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The Second Amendment: Arming the People to Keep Them Free

“The right of the people to keep and bear arms shall not be infringed.” – James Madison

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In many parts of the world, only the government is allowed to have guns. Thanks to the Second Amendment, that’s not true in the United States. The Founding Fathers knew that taking away people’s guns was the best way to control them – so they didn’t. The Bill of Rights was added to the Constitution to stop the government limiting people’s rights. As part of the Bill of Rights, the Second Amendment keeps people armed so they can protect their own lives and liberty.


James Madison, the man who wrote the Bill of Rights, was proud that most Americans owned guns and learned to shoot at an early age. Other Founders agreed with him.

“To disarm the people … is the most effectual way to enslave them,” said George Mason during the debate over the Constitution.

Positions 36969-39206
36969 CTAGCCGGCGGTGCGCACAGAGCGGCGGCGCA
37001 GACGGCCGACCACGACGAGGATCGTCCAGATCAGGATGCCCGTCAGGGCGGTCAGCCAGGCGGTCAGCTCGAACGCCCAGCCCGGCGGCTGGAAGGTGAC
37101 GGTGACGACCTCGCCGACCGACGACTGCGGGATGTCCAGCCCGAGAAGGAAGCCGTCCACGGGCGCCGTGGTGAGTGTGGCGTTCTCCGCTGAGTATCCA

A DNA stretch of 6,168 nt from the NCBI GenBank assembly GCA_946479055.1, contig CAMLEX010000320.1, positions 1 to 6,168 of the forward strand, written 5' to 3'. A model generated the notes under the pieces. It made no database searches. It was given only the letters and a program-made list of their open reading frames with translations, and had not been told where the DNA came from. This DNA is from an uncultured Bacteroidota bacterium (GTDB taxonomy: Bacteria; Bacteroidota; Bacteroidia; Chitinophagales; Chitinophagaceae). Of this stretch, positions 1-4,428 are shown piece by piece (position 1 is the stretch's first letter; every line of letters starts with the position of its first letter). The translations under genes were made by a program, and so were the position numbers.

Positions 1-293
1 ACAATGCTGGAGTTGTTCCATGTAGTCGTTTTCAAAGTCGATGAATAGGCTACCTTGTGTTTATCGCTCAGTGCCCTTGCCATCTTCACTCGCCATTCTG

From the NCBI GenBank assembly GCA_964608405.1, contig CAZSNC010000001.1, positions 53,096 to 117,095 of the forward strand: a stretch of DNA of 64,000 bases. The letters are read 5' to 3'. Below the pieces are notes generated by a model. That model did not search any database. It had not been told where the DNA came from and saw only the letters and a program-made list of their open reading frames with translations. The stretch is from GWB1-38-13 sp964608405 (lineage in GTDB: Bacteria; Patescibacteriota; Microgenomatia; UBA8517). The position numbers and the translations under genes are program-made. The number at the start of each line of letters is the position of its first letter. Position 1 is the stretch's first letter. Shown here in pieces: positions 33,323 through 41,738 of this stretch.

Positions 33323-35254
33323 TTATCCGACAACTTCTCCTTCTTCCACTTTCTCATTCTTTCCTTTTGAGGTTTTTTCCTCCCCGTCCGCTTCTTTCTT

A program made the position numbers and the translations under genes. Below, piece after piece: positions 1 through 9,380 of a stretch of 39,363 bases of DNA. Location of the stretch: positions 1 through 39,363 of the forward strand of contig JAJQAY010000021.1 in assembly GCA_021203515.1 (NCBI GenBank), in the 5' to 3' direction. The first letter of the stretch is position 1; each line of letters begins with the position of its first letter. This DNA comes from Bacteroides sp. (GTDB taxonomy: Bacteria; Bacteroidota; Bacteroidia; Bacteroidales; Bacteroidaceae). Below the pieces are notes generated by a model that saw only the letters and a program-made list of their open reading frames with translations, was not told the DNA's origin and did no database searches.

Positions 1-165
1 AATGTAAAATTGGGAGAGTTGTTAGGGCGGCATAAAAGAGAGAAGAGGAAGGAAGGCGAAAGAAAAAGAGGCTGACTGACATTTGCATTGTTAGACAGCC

Letters and speeches from James Madison, George Mason, George Washington, Thomas Jefferson, Benjamin Franklin, Noah Webster, and many more show that the United States couldn’t have won freedom without people owning guns. They believed the right to keep and bear arms was all that stood between a free people and tyranny.


The Second Amendment states:

“A well regulated Militia, being necessary to the security of a free State, the right of the people to keep and bear Arms, shall not be infringed.”

In Colonial America and the early United States, most men owned firearms and knew how to use them. As Jefferson put it, it was “their right and duty to be at all times armed.”

Madison and his supporters believed it was important to write the Second Amendment in the Bill of Rights because eventually, the government would try to disarm the people.

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